Wednesday, August 27, 2014

Xiaoying Pu '17 writes about the possibility of using freshwater mussels to monitor water contamination related to gas shale

Xiaoying Pu ’17 (right) and Sean Reese, Aquatic Biologist with Bucknell’s Environmental Center, collecting freshwater mussels.  Advised by Prof. Carl Kirby, Xiaoying examined freshwater mussels as possible biomonitors for barium and strontium associated with flowback water from hydraulic fracturing.  

What writing project are you working on right now?

This summer I have been doing research in the Geology Department with Professor Carl Kirby. It is a feasibility study on using freshwater mussels to monitor possible contamination by barium and strontium. These elements have very high concentrations in flowback water, one of the many environmental concerns from Marcellus Shale gas development in the area. I analyzed for barium and strontium concentrations in mussels’ annual shell layers. The report that I am working on is a summary of the field and lab work; I am also trying to discuss whether the chemistry in mussel shells could be interpreted as a temporal record of water chemistry, thus the bio-monitoring aspect.

What do you love about it?

I was very excited to be part of this project right after my freshman year, and learned everything about mussels and much more from scratch. Using freshwater mussels for flowback monitoring would be a novel approach, and I have been curious to see how it would work out. Only after I looked into the records did I realize how little we actually know about river water quality and these benthic animals. Also, this report has been something very different for me, because part of the materials includes my own observations and data.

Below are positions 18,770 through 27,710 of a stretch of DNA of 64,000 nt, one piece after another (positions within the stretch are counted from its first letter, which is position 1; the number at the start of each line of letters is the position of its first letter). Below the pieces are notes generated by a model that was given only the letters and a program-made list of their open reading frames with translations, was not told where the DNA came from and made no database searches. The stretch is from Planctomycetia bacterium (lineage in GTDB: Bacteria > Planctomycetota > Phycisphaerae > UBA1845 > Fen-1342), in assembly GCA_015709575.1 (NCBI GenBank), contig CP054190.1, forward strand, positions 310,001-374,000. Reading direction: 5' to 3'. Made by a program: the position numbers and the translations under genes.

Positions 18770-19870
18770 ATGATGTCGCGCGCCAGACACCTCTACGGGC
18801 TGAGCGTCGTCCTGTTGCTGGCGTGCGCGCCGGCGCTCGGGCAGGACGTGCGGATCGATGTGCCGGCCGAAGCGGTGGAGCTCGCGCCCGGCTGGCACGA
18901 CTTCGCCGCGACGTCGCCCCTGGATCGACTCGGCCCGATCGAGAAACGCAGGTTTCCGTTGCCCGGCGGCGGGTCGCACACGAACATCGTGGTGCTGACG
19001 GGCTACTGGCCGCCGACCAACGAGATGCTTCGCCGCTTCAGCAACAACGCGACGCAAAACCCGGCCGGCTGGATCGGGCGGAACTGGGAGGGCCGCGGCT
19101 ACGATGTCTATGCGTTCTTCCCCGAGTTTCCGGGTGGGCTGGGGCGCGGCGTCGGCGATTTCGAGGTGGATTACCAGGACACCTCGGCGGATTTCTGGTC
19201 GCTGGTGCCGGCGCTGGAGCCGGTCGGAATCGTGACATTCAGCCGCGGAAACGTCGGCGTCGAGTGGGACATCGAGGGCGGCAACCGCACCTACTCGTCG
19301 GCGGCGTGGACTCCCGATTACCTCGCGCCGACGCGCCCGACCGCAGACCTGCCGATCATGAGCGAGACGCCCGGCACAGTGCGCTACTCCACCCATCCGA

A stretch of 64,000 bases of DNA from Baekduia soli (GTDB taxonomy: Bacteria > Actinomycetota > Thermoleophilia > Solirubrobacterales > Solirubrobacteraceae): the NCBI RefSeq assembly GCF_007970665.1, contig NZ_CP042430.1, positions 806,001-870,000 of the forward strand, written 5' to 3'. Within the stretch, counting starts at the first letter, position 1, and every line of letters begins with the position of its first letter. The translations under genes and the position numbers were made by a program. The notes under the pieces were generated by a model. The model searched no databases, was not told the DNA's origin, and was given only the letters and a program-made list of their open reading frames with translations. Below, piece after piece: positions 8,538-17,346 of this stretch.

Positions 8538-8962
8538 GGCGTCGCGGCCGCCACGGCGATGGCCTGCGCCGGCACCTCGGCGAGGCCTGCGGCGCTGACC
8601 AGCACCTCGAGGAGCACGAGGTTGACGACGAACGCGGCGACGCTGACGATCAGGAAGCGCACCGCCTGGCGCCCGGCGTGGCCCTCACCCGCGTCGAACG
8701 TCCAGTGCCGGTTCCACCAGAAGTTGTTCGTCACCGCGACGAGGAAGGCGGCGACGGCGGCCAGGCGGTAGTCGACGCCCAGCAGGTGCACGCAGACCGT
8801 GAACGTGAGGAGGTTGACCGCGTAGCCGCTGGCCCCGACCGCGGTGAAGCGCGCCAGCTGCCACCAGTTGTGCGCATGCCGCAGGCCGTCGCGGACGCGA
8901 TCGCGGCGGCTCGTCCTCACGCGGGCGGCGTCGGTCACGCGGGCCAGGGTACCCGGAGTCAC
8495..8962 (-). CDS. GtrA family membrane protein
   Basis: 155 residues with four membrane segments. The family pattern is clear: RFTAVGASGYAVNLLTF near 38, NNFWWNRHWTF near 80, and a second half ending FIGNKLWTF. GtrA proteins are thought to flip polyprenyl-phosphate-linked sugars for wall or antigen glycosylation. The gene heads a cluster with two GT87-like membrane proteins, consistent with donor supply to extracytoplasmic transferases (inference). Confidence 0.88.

What about it (if anything) is driving you nuts?

Since I was trying to correlate elemental concentrations in mussel shells to water chemistry records through time, I hoped to be able to determine which growth ring in the shell layers corresponds to which year. After digging around in the literature, it occurred to me that it is not conflicting opinions that were frustrating, but  confident claims that a certain method would work, while the specimens that I had suggested otherwise. Ultimately I decided that the best thing to do was to simply write down my observations and avoid over-interpretation.

How would you describe your writing process?

Though a ten-week research project seemed to be long, I was advised to begin writing from day one. I had an outline at an early stage, and then I made the figures and tables as I gathered data. These preparations were very functional in planning to write and in the actual writing. When I was not dissecting mussels or doing something else, I wrote the body of the report section by section.

What kind of feedback on your writing do you find most helpful?
Besides the report I also did a poster presentation. When talking to people outside the project, I was constantly surprised at how to-the-point some of their questions were. The interest in shale gas and mussels also confirmed the significance and promise of my project.

What would you like students to know about you as a writer?

As a true novice in scientific writing, I feel so lucky to find it rewarding and meaningful, and I look forward to future challenges.

Bio: Xiaoying Pu '17 majors in Computer Science and Engineering. Her hometown is Shanghai, China.

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